Advances in Pulmonary Medicine: Research and Innovations (Advances in Experimental Medicine and Biology) 1st ed. 2019 Edition

Advances in Pulmonary Medicine: Research and Innovations 1st ed. 2019 EditionThis book discusses a wide range of investigations and practice-oriented advances in pulmonary medicine and critical care. Pulmonary diseases are a major cause of hospitalization and mortality, affecting millions of people worldwide.

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Addressing a range of topics, including chronic obstructive pulmonary disease, sleep apnea, and lung cancer, the book offers insights into the disease mechanisms and risk factors, along with practical aspects concerning the maintenance of quality of life, adherence to therapy, and palliative treatment and care.

Further, it explores diagnostic and treatment approaches to respiratory dysfunction and respiratory failure, highlighting the beneficial effects of good sleep quality in chronic pulmonary conditions and lung transplant patients. The book also presents novel experimental research on the cellular voltage-gated sodium channels in the mechanism of pathological cough, which is particularly relevant for future targeted antitussive therapy. Lastly, it addresses the epidemiological aspects of pulmonary infections.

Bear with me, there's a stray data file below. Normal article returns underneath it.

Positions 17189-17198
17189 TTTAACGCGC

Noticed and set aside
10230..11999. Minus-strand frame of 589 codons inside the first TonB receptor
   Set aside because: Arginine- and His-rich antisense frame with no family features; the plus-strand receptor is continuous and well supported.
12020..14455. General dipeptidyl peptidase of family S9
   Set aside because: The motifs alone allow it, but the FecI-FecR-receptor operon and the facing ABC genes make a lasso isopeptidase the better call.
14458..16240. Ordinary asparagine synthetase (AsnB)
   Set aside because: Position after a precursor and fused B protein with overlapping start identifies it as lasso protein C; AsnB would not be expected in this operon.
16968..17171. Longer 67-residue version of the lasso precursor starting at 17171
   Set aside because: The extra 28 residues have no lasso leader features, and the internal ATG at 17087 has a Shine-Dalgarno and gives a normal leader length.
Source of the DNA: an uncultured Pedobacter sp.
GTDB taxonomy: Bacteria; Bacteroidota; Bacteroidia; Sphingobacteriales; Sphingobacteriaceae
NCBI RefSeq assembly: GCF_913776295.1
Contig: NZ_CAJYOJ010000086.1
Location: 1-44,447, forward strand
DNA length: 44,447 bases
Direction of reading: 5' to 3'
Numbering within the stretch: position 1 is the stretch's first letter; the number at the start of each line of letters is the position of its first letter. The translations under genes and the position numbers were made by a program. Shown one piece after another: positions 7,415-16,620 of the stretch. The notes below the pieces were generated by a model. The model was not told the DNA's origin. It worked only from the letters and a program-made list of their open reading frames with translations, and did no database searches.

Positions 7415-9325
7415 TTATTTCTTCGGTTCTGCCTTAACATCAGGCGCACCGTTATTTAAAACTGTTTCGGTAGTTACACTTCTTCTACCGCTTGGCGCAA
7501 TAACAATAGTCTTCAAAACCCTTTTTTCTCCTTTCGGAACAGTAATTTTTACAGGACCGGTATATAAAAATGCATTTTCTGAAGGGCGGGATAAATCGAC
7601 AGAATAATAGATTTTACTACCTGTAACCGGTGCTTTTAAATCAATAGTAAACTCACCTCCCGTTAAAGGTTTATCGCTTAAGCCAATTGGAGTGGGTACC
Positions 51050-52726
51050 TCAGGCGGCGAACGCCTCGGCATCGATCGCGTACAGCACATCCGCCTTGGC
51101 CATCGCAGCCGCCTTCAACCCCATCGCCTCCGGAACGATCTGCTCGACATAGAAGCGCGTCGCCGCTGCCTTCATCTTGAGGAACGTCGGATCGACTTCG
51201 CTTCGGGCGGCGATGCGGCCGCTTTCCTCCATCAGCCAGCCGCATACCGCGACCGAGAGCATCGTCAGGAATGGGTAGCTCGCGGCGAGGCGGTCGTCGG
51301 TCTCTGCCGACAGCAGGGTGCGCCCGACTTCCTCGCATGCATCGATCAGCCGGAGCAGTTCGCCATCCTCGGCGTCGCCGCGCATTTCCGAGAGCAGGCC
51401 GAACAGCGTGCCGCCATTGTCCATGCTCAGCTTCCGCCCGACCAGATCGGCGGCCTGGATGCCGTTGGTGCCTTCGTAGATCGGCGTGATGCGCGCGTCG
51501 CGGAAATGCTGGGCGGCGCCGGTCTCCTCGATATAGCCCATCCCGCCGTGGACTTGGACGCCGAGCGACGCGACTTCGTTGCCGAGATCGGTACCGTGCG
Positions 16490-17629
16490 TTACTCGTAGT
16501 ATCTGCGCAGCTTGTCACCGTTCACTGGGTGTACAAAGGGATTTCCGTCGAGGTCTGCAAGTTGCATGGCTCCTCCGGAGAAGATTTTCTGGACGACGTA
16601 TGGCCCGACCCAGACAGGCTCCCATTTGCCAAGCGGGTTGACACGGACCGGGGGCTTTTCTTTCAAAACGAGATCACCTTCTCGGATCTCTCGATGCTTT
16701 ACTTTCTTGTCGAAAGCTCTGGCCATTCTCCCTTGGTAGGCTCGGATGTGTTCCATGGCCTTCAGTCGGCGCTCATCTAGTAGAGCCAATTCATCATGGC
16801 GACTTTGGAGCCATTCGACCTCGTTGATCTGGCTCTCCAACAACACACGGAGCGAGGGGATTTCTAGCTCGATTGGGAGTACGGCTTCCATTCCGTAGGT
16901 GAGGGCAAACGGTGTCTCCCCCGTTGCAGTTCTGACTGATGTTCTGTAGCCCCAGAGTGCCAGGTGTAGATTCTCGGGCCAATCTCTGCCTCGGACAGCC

As such, this book is a valuable resource for medical scholars, clinicians, family physicians, and other professionals seeking to improve the management of respiratory diseases.

Advances in Pulmonary Medicine: Research and Innovations 1st ed. 2019 Edition
Advances in Experimental Medicine and Biology
Neuroscience and Respiration
Volume 1160
Series Editor
by Mieczyslaw Pokorski (Editor)
Opole Medical School
Opole, Poland
ISBN-13: 978-3030210984
ISBN-10: 3030210987

Advances in Pulmonary Medicine: Research and Innovations 1st ed – Contents

Lidocaine, a Non–selective Inhibitor of Voltage-Gated
Sodium Channels, Blocks Chemically-Induced Cough
in Awake Naïve Guinea Pigs ………………………… 1
Simona Svajdova, Tomas Buday, and Mariana Brozmanova
Quality of Life in Patients with Advanced Non-Small-Cell
Lung Cancer Receiving Palliative Chemotherapy . . . . . . . . . . . . . . 11
Cyryl Daroszewski, Małgorzata Stasiewicz,
Ewa Jaźwińska-Tarnawska, Anna Rachwalik, Ewa Mura,
Joanna Luboch-Kowal, Andrzej Dryś, Zdzisław A. Bogucki,
and Anna Brzecka
Chronic Obstructive Pulmonary Disease and Platelet Count . . . . . . 19
Szymon Skoczyński, Damian Krzyżak, Aleksandra Studnicka,
Maciej Ogonowski, Ewelina Tobiczyk, Grzegorz Brożek,
Władysław Pierzchała, and Adam Barczyk
Influence of Sleep-Disordered Breathing on Quality of Life
and Exercise Capacity in Lung Transplant Recipients . . . . . . . . . . 25
Frederike Kruse, Bjoern E. Kleibrink, Thomas Rabis, Yi Wang,
Gerhard Weinreich, Markus Kamler, Christian Taube, Kurt Rasche,
and Urte Sommerwerck
Anthropometric Factors in the Assessment of Obstructive
Sleep Apnea Risk in Patients with Metabolic Syndrome . . . . . . . . . 35
M. Tażbirek, J. Potoczny, K. Strójwąs, W. Pierzchała,
and A. Barczyk
Sleep Disorders and Adherence to Inhalation Therapy
in Patients with Chronic Obstructive Pulmonary Disease . . . . . . . . 43